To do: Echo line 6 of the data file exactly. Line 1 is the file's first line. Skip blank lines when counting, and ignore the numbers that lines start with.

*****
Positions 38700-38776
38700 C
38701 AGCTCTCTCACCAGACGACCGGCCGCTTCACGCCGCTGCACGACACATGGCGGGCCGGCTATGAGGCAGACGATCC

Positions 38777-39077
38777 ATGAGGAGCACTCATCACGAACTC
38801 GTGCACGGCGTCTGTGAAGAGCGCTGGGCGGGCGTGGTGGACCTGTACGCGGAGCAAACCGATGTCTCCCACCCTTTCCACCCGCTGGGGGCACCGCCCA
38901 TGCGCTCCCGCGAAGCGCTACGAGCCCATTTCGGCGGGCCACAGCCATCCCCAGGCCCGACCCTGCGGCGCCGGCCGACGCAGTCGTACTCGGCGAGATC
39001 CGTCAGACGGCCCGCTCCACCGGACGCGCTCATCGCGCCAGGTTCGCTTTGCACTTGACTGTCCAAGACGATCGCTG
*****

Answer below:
38801 GTGCACGGCGTCTGTGAAGAGCGCTGGGCGGGCGTGGTGGACCTGTACGCGGAGCAAACCGATGTCTCCCACCCTTTCCACCCGCTGGGGGCACCGCCCA